Why the FBI should be worried about Bitcoin

Why the FBI should be worried about Bitcoin

Summary: A leaked document from the FBI shows concern that cyber criminals treat Bitcoin as just another payment option alongside established virtual currencies. With no centralised authority, detecting suspicious activity can be problematic.

SHARE:

A leaked document from the FBI highlights the concern that the government has about increased criminal activity using the Bitcoin network.

Credit: Bitcoin

Credit: Bitcoin

The FBI is concerned that cyber criminals will come to treat Bitcoin as just another payment option alongside traditional and established virtual currencies. With no centralised authority, detecting suspicious activity and obtaining transaction records is problematic.

An Intelligence Assessment report dated 24th April 2012 and graded as: 'Unclassified/For Official Use Only' has appeared on the Internet.

Bitcoin Virtual Currency: Unique Features Present Distinct Challenges for Deterring Illicit Activities documents the challenges the FBI face in tracing suspicious activities.

Bitcoin is a digital peer-to-peer currency created in 2009, and one of the first implementations of a concept called crypto-currency. No central authority issues new money or tracks transactions.

Transactions are managed centrally by the network itself in a publicly distributed database called the block chain.

Sites such as Wikileaks, Free Software Foundation and Freenet accept donations in Bitcoin. There are no historical records of account owners or their actual location. There are no monitoring capabilities in place to identify suspicious monetary patterns.

Bitcoin uses public-key cryptography. The coin contains the owners public key and transactions are recorded by the network to ensure that the coin cannot be spent twice by the same person. It is not a 'get rich quick' scheme, but rather an opportunity to trade goods and services for virtual currency.

There are opportunities for criminals to transfer, launder or steal bitcoins and target Bitcoin services using malware such as Infostealer.Coinbit -- especially as the bitcoin wallet is stored in an unencrypted form on the user's PC.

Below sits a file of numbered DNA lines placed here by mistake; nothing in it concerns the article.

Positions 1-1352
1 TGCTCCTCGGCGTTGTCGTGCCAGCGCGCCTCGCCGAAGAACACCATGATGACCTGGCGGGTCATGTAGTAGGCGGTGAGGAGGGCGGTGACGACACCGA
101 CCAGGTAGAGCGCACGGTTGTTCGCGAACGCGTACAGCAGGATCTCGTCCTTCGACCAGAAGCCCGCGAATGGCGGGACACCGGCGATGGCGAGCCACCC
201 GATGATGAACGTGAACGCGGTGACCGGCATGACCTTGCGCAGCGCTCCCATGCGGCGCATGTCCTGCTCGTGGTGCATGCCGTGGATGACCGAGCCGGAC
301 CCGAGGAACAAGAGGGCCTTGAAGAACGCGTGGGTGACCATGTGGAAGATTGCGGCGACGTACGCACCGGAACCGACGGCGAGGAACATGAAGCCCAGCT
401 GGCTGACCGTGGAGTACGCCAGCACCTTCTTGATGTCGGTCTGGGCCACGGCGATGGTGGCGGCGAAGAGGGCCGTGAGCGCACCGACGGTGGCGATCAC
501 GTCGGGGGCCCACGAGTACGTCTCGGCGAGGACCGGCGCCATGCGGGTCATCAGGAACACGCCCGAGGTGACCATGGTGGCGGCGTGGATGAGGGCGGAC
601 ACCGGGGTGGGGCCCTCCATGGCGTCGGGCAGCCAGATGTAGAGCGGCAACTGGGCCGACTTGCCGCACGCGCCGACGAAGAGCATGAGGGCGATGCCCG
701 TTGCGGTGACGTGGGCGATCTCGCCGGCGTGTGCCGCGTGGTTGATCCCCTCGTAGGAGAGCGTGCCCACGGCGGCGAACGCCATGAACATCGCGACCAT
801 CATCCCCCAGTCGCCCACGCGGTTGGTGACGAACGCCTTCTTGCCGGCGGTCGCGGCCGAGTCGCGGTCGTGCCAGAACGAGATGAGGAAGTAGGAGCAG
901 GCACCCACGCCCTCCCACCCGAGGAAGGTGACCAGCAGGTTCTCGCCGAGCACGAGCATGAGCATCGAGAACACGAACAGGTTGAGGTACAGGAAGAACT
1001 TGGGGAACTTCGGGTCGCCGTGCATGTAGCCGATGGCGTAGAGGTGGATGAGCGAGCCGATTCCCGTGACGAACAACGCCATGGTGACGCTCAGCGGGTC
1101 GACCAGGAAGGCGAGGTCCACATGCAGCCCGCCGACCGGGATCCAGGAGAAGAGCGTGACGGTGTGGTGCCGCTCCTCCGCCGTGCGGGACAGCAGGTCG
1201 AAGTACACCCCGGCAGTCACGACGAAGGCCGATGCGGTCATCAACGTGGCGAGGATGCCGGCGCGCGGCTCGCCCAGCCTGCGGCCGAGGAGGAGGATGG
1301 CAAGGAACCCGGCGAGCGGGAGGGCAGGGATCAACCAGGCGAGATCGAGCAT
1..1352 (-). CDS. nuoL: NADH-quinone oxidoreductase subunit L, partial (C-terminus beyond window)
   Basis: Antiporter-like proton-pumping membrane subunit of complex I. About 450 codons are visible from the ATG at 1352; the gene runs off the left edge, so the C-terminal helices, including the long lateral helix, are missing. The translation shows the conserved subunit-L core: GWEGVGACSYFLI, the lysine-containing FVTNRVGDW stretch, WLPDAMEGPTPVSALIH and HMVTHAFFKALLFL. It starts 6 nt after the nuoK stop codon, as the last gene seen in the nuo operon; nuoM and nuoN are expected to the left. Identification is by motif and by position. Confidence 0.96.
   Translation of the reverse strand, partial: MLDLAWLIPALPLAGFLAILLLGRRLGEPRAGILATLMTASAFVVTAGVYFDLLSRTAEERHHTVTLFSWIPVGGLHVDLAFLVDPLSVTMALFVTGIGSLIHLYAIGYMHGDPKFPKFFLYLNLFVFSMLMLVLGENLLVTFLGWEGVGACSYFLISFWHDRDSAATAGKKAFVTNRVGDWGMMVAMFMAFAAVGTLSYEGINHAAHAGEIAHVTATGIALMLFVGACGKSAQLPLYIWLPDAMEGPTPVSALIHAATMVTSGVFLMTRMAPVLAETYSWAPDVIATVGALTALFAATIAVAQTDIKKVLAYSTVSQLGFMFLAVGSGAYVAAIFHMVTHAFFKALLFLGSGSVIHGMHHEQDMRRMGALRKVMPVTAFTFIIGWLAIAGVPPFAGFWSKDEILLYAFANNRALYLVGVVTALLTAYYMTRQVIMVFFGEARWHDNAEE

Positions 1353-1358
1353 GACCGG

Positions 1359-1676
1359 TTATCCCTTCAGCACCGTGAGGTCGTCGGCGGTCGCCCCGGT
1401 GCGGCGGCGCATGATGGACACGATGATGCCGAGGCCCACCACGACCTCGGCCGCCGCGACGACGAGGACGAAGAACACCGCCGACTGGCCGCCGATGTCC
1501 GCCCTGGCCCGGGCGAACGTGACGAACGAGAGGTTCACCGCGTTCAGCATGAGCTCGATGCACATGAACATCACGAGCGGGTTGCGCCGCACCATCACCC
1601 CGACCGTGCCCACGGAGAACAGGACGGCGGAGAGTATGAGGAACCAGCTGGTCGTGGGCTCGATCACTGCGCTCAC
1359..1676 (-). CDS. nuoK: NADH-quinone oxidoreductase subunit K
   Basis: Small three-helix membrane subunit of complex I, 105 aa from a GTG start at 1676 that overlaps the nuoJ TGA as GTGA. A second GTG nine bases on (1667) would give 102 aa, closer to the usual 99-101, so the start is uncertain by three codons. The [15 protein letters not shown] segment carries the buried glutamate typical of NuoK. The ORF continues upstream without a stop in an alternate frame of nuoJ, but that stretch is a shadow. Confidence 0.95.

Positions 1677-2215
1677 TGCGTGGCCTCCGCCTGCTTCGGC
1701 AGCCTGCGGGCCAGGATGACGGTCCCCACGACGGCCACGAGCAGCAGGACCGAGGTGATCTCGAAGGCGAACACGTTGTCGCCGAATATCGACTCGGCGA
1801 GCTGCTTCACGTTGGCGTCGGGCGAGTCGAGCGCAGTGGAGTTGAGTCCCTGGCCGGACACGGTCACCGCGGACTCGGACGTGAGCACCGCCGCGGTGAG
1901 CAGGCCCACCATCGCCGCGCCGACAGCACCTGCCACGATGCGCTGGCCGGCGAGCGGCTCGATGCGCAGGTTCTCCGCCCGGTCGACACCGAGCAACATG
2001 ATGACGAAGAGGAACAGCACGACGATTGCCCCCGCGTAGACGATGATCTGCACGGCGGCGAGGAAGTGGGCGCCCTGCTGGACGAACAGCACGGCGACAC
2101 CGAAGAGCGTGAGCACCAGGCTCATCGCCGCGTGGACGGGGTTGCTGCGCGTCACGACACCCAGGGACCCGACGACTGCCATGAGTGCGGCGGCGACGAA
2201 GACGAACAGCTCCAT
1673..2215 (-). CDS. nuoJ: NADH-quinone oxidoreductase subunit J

The Bitcoin network hides details of any transaction by publishing multiple unique addresses to the network. Only if the sender or the recipient decides to publish details, is the transaction known. The whole network knows how much has been transferred, but not by whom or to whom.

It is not entirely anonymous, however care can be taken to ensure anonymity is increased. According to the FBI document users can:

  • Create and use a new Bitcoin address for each incoming payment.
  • Route all Bitcoin traffic through an anonymizer.
  • Combine the balance of old Bitcoin addresses into a new address to make new payments.
  • Use a specialized money laundering service.
  • Use a third-party eWallet service to consolidate addresses. Some third-party services offer the option of creating an eWallet that allows users to consolidate many bitcoin address and store and easily access their bitcoins from any device.
  • Individuals can create Bitcoin clients to seamlessly increase anonymity (such as allowing user to choose which Bitcoin addresses to make payments from), making it easier for non-technically savvy users to anonymize their Bitcoin transactions.

There is a maximum number of 23 million bitcoins that can be generated and in circulation. Currently there are over eight million Bitcoins in circulation. Bitcoin might be the future of currency but there are a lot of issues that need to be addressed first.

The challenge of discovering who has sent the bitcoin is not totally impossible to discover. With careful passive analysis of the publicly available data set, it is possible to map many users to public-keys. The centralised services such as the exchanges and wallet services are capable of identifying considerable portions of user activity.

So your transactions can be identified with careful analysis of activity tracking which takes time and money. If the transactions are ignored by law enforcement agencies, then Bitcoin will be considered a safe haven for hackers and criminals to freely conduct their activities.

The challenge for the FBI will be whether it has have the extra resources and funding available to track down the criminals it so badly needs to find.

Related content:

Topics: Government US, Government

Kick off your day with ZDNet's daily email newsletter. It's the freshest tech news and opinion, served hot. Get it.

Talkback

10 comments
Log in or register to join the discussion
  • article doesn't really match title

    so why should the FBI be afraid of Bitcoin?
    Austen52094
    • Maybe along the lines that

      if the FBI doesn't have the resources and funding available to track down the criminals, they'll start using it more as ir requires much more effort to find the bad guy at the other end?
      William Farrel
    • For the same reason that Hawala Money Transfers are suspect

      a number of hawaladars have been indicted for money laundering, as well as hawala's potential to facilitate terrorists from transfering money.